Throughout history, bars have been incubators for all sorts of clever inventions or creative endeavors. From Southwest Airlines to the Marine Corps to Discovery Channel’s Shark Week, ideas scribbled on a cocktail napkin over a few drinks have led to great things. Avuá Cachaça — the handmade, single-estate cachaça — was no different.
Here’s how it went down...
One cold winter night in 2009, a lawyer and his two friends found themselves at Miss Favela, a Brazilian dive bar in Brooklyn. The scene — local Brazilians dancing the samba, drinking Caipirinhas and eating feijoada (a Brazilian stew) — mesmerized the trio. But it wasn’t until they tasted rounds and rounds of artisan cachaça, most only available in Brazil, that the idea to create their own was born.
After a trip to Brazil, visiting local distilleries — mostly rustic, homegrown operations in the state of Minas Gerais — they smuggled dozens of their favorites back to the States for further R&D with bartender friends.
Out of hundreds sampled, co-founders Pete Nevenglosky, Mark Christou and lawyer Nate Whitehouse finally decided on their distiller. Much to the surprise of the Brazilian cachaça community, they chose a woman.
Katia Espírito Santo, one of the few female distillers in the entire country, produces the two expressions from sugarcane grown on her family farm in Carmo, several hours north of Rio de Janero.
Avuá Prata, rested in stainless steel casks for six months, is bright and grassy — ideal for cocktails.
“Because it’s Paraty style (sugarcane grown in the lowlands), Prata’s vegetal flavors work well in any gin cocktail, say like a negroni or gimlet,” explains Whitehouse.
In contrast, Avuá Amburana, aged in amburan (native Brazilian tree) casks for up to two years, is sultry and soulfully spicy — perfect for sipping neat or in classic brown spirit cocktail recipes.
Distilled in copper stills much like Cognac, Avuá reflects its maker with feminine qualities that result in a smooth, soft finish.
What is Cachaça?
With Brazil hosting the 2014 World Cup, cachaça — the long misunderstood, mislabeled spirit — is poised to explode on the U.S. cocktail scene. For years, the U.S. government categorized it simply as “Brazilian rum.” In protest, Brazil refused to recognize bourbon and labeled it “American whiskey.” As the third most consumed spirit in the world, behind vodka and soji/shochu, fans were determined to ‘legalize’ cachaça.
After a grassroots effort led by Leblon Cachaça, on February 25th, 2013, the Alcohol and Tobacco Tax and Trade Bureau (TTB) finally recognized cachaça as Brazil’s national spirit and a distinct product of Brazil.
But the question remains: Is it rum? Yes and no. It is similar to a rhum agricole, a spirit originally made in the West Indies from pure sugarcane juice. But many modern-day rums, especially some of the larger brands, no longer use sugarcane juice. In order to cut costs, most are made from molasses, a sugarcane byproduct.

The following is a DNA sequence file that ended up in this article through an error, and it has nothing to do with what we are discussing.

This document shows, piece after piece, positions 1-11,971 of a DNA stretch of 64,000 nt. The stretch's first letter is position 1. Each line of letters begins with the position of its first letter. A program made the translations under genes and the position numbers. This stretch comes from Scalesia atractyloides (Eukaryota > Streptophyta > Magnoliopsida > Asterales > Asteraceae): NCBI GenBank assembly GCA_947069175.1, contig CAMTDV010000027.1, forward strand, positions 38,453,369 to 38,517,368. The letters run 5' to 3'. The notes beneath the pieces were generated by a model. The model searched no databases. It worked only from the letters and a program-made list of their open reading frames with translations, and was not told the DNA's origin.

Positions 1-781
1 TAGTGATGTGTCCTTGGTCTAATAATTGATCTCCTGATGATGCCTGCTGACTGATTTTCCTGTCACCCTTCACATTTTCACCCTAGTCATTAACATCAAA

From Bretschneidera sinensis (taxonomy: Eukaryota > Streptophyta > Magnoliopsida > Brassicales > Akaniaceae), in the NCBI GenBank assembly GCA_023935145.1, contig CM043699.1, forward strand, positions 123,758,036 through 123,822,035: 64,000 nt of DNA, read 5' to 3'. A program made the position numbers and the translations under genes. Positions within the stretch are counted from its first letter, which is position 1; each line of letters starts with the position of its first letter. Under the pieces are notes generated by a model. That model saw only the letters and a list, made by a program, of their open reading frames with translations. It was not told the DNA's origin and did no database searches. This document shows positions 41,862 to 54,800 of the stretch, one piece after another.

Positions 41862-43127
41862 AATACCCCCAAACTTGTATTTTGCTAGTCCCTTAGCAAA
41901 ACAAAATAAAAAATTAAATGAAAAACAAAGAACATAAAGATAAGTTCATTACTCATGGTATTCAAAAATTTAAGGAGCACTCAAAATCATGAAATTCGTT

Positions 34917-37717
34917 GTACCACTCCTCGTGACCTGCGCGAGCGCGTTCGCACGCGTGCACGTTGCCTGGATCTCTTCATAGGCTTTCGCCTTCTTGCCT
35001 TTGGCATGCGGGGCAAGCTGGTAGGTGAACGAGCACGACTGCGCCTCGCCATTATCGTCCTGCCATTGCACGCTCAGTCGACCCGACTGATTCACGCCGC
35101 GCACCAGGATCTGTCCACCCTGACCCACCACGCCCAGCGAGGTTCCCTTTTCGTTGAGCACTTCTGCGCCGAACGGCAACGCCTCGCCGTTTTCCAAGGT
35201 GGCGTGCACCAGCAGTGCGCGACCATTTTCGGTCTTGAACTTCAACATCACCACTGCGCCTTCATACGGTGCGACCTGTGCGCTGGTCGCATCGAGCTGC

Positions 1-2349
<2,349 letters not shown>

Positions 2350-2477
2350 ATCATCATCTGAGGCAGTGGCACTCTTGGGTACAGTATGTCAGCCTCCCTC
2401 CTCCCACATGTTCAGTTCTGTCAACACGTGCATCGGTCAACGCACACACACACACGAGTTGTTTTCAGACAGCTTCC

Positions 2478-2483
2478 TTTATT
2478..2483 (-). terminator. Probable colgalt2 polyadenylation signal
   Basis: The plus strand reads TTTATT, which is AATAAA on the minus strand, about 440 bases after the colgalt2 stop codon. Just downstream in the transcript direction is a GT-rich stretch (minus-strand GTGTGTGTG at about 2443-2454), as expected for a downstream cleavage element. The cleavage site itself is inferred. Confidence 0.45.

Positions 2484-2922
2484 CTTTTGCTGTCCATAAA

Like champagne or tequila with strict laws governing production, specifications include: made in Brazil, distilled from fermented sugarcane with no additives (save a small amount of allowed sugar) and an alcohol content of 38-48% by volume. Compared to rum, its lower alcohol content allows the cane's terroir to shine though with distinct grassy, vegetal notes.
Finding the Taste of Brazil in L.A.
Introduced to New York City’s bar scene roughly eight months ago by none other than Sasha Petraske (Milk & Honey), Avuá is already available in more than 300 east coast bars.
Will the west coast follow suit with the artisan cachaça craze? With a soft launch in San Francisco last October and in Los Angeles this month, it’s too soon to tell. Although, with a gaping hole on America’s bar shelf dedicated to Brazil’s national spirit, the stage is set.
Unlike other major spirits, from gin to whiskey, with an abundance of ultra-premium spirit brands to choose from, there are very few cachaças available in the U.S.
But slowly, the nation’s craft cocktail community is embracing its versatility and variety.
“When Will Thompson (head bartender at Drink in Boston) tasted our Amburana cachaça, he said it was like his ‘a-ha’ moment for the spirit category, like Del Maguey was for him with mezcal,” says Whitehouse. “It’s the highest compliment to be compared to Del Maguey.”
Look for the bottle with the slanted wooden top, like a freshly-cut stalk of cane, at these L.A. bars: Three Clubs, Caña Rum Bar, Hakkasan, Kendall's, Pour Vous, La Descarga, The Copper Still, Artisan House, and, soon, at DTLA’s Ace Hotel and Honeycut.
To try it out at home, you can order Avuá (pronounced ahv-wah, derived from the Portuguese word voar ‘to fly’) online at www.drinkupny.com or soon-to-be sold locally at K & L Wines and Barkeep.
Avuá Cachaça Cocktail Recipes
To get your Brazilian-mojo on, in time for all those soccer soirees, here are a few winning recipes:
Pan Am — created by Cervantes Ramirez, Little Branch
2 oz. Avuá Cachaça Prata or Amburana
1 oz. dry curaçao
1 oz. dry vermouth
Add ice, stir and strain into a rocks glass. Add fresh ice.
Garnish for Prata version: Lime wedge squeezed.
Garnish for Amburana version: Orange twist.
Watermelon Cooler — created by Hunter Orahood, The Crow’s Nest
2oz. Avuá Cachaça Prata
2oz. Watermelon Puree
.5oz. agave, simple syrup, or St. Germain
Basil and lime, muddled
Strain into up glass, garnish with basil leaf.
Kumquatcha — created by Heriberto, Hakkasan Beverly Hills
1.5 oz Avuá Prata Cachaça
1.25 oz Junmai Sake
.5 oz Campari
.5 oz Brown Sugar
3-4 Lime Wedges
Pour ingredients in shaker. Muddle kumquats and limes.
Shake and serve. Top with Fever Tree Ginger Ale.